Grab a shovel. We’re going to dig deeper.
As I’ve written before, perhaps the most substantive thing Gov. Glenn Youngkin has done so far has been to derail the impending appointment of former Secretary of Education Anne Holton as chancellor of the state community college system. Youngkin wanted the community college board to restart its search but the board effectively told Youngkin to buzz off; it appointed a new chancellor the very next day, naming Russell Kavalhuna, president of Henry Ford College in Michigan.
All this matters for several reasons. First, Virginia’s community college chancellors have a tendency to serve for a long time. The current chancellor, Glenn DuBois, has served for 21 years. The average tenure of a Virginia community college chancellor is 9.2 years, so more than twice the four years in office that Youngkin will get. So this is kind of an important hire.
The reason it’s important is that Virginia’s community college system enrolls nearly four times as many students (144,215 in fall 2021) as either George Mason University (39,142) or Virginia Tech (37,279), the state’s two biggest public four-year schools. In fact, it’s bigger than the four biggest public four-years put together: George Mason, Virginia Tech, Virginia Commonwealth University and the University of Virginia. You could add in Radford University, Virginia Military Institute and the University of Virginia’s College at Wise and the community college system would still be bigger. The single biggest public college in the state is none of them: It’s Northern Virginia Community College, with 49,559 students. In terms of sheer weight, the community college system gets far less attention than it deserves.
Youngkin, though, is giving the system some attention. Whether it’s the right attention (he wants to make sure the board makes the best decision) or the wrong attention (he was unhappy because the wife of a Democratic senator might have gotten the job) may be a matter of political taste, but for my purposes here today, I’m content to go with Youngkin’s stated reasons: He sees lots of unfilled jobs in the state. He also sees community college enrollment declining. If you came into office, like he did, promising a “rip-roaring economy,” it’s only natural to think that the community college system is letting you down when it comes to job training.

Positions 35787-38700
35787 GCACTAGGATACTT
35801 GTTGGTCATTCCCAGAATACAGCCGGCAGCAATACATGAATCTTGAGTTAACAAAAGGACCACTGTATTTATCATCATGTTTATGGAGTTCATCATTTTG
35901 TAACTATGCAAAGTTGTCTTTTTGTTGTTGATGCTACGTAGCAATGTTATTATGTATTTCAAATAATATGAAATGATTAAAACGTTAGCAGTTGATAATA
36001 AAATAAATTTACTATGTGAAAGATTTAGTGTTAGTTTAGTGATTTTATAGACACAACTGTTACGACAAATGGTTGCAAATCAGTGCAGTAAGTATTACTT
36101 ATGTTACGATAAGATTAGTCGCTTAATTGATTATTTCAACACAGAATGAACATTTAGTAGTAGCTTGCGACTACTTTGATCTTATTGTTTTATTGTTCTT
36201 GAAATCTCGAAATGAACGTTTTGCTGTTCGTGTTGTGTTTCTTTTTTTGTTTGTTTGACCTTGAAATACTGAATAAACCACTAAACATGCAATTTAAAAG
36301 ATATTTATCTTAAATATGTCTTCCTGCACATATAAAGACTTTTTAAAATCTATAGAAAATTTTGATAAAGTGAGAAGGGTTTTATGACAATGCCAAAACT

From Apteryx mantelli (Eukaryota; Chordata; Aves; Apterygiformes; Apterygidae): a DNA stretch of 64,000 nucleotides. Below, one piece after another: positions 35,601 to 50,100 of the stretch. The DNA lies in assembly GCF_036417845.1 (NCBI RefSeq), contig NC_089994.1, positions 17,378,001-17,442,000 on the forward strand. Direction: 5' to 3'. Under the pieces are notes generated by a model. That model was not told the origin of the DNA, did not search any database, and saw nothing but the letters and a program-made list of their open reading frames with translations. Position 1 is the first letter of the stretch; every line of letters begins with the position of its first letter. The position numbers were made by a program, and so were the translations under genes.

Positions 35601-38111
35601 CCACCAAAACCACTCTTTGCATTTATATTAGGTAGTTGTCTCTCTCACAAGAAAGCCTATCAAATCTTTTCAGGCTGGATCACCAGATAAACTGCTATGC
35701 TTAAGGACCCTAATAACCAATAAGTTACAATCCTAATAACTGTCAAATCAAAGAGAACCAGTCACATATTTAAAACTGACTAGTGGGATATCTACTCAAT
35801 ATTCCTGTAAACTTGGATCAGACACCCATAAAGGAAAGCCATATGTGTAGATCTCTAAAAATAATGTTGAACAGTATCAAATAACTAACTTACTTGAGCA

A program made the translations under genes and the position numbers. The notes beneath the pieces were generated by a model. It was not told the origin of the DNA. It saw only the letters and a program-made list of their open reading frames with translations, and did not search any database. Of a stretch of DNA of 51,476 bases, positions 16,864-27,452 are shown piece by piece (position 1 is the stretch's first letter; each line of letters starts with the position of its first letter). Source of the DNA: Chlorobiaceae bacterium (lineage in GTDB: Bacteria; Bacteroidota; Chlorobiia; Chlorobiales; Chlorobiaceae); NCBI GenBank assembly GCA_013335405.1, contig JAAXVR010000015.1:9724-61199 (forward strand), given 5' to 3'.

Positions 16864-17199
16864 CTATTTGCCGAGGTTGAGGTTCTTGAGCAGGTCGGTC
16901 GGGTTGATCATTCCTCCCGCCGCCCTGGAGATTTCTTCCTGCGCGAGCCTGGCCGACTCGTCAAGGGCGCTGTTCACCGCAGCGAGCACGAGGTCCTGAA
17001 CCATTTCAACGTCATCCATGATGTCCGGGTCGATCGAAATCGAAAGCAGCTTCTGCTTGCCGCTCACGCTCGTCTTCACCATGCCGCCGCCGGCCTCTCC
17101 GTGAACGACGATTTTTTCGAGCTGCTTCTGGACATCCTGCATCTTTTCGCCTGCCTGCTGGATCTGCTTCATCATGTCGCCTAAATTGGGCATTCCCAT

The problem with that is one of context. Community college enrollment is declining nationally, not just in Virginia. One of the big problems is simply demography: There are fewer potential students in the age cohorts most likely to go to school. It’s hard to enroll people who aren’t there. That means Virginia’s enrollment decline isn’t unique, so it can’t be turned around simply by a governor (figuratively) banging his fist on the desk and demanding better results. (If you want all those numbers, see my previous columns on the subject – here and here.)
Now, shovel in hand, let’s dig deeper. Knowing that community college enrollment is declining nationwide is useful but doesn’t tell us all we need to know. What we really need to know is how Virginia is doing relative to other states. Is it losing enrollment at a slower or faster rate than other states? Are there any states that are defying these enrollment trends? If so, what can we learn from them?
When I was growing up on a farm in Rockingham County, one of my least favorite jobs was to help dig holes for fence posts. You never knew when you were going to hit rock just under the surface. I remember one particularly sweltering summer when the ground was so hard and dry that the post hole digger just kept spinning ’round and ’round until the metal augur started smoking. That was probably the moment that crystallized for me that I was not cut out to be a farmer. I liked the idea of indoor work and no heavy lifting. Unfortunately, trying to come up with the right set of statistics to compare community college enrollment state by state is a lot like digging holes for fence posts. There’s a lot of rock and hardpan.